• Glennson 4 years ago

      It’s too little too late. The arctic is rapidly and irreversibly melting down thereby exposing the methane monster. Everything visible unto the naked eye will be dead before the century is out. There will of course be no eyes to see it.

  7. Les Johnston 4 years ago

    Switzer was also claiming that air temperature rises from global warming were not taking place based upon a few anecdotes. This ignores the ocean warming issue which is the massive sink for heat energy relative to surface air temperatures.

  8. Phil 4 years ago

    I’ve got a 10kwh per day 24/7/365 6 x 9’s uptime (far better than grid ) off grid electricity model that works anywhere north of Sydney with an unshaded location.It costs $8k upfront for all up for those happy to check the traction battery water levels every 4 weeks. The C.O.O is $2.20 per day incl investment interest and consumables as long as you D.I.Y install. Offset your other carbon with tree planting and a carbon neutral world in Australia is quite easy to achieve without any government assistance whatsover. So why do we need 3 levels of governments when all the public assetts ( just about ) have been sold off , privatised , have become monopoly cartels and making huge profits and STILL get subsidised. ?. Make them redundant by NOT using them is my mantra.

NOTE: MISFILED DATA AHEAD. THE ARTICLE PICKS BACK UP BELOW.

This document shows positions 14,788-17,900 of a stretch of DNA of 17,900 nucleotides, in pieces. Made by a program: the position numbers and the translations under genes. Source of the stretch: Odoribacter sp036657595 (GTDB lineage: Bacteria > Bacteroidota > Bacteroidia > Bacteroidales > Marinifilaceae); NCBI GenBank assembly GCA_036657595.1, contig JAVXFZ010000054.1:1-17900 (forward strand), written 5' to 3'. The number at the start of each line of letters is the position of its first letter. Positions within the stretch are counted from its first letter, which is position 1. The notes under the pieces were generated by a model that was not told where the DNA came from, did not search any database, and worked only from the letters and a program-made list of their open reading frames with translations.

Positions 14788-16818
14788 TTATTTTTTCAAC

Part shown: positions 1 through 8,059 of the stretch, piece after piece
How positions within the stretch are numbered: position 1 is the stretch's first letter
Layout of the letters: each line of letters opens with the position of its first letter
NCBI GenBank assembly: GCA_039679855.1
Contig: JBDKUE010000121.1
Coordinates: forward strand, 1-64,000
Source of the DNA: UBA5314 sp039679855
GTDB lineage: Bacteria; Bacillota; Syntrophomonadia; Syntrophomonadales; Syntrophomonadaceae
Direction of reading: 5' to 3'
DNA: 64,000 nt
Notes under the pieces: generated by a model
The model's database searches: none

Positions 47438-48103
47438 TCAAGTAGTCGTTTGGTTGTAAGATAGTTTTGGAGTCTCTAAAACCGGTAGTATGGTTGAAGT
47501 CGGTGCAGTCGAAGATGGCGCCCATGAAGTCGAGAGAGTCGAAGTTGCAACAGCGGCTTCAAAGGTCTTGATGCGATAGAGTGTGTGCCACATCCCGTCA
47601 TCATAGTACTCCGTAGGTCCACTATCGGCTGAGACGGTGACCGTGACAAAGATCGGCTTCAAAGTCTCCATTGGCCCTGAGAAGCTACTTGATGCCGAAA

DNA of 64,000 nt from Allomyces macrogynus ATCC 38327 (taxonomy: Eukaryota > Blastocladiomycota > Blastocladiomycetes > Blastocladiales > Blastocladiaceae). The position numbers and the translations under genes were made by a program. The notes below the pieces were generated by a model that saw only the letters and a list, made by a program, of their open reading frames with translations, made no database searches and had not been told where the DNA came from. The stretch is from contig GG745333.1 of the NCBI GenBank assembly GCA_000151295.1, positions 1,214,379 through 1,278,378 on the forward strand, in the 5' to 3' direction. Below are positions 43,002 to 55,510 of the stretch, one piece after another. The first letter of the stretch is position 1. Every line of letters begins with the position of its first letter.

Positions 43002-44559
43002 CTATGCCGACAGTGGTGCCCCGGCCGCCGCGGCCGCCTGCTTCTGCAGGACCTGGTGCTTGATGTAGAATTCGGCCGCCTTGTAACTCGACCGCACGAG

9. Miles Harding 4 years ago

    “Abbott and his Cabinet say that he will not sacrifice the economy to save the environment”

    We have morons at the controls!

    These guys believe their own garbage. Looking in from the resource and environment side, it is obvious that the economy is totally dependent on the environment and failing to appreciate this is the one of the worst forms of delusion.

    The natural environment that supports economic society is under tremendous stress on all fronts. We see the results of this stress in areas including depletion of fisheries, aquifer failure, fresh water scarcity, death of species, cropland failures, fertiliser availability, declining metal ore grades, strange weather patterns and heat stress. We haven’t even got to the ultimate calamity caused by global warming, destabilised weather systems and greatly rising sea levels.

    If we allow the Tony government to get it’s way, our descendants will be living with such environmental changes that it is doubtful that industrial society will have any chance at all of survival and those that remain will be back to hunting and gathering on a planet, more like that of the dinosaurs. At least obesity won’t be a problem.

    If we have a failure in any of the environmental inputs, we don’t have an economy. no amount of wishful thinking or chanting of mantras is going to change this.

    Contrary to Joe Hockey’s assertion, ‘Growth’ (I doubt he even knows what it means) is not a cause, it’s an effect and an unsustainable one at that.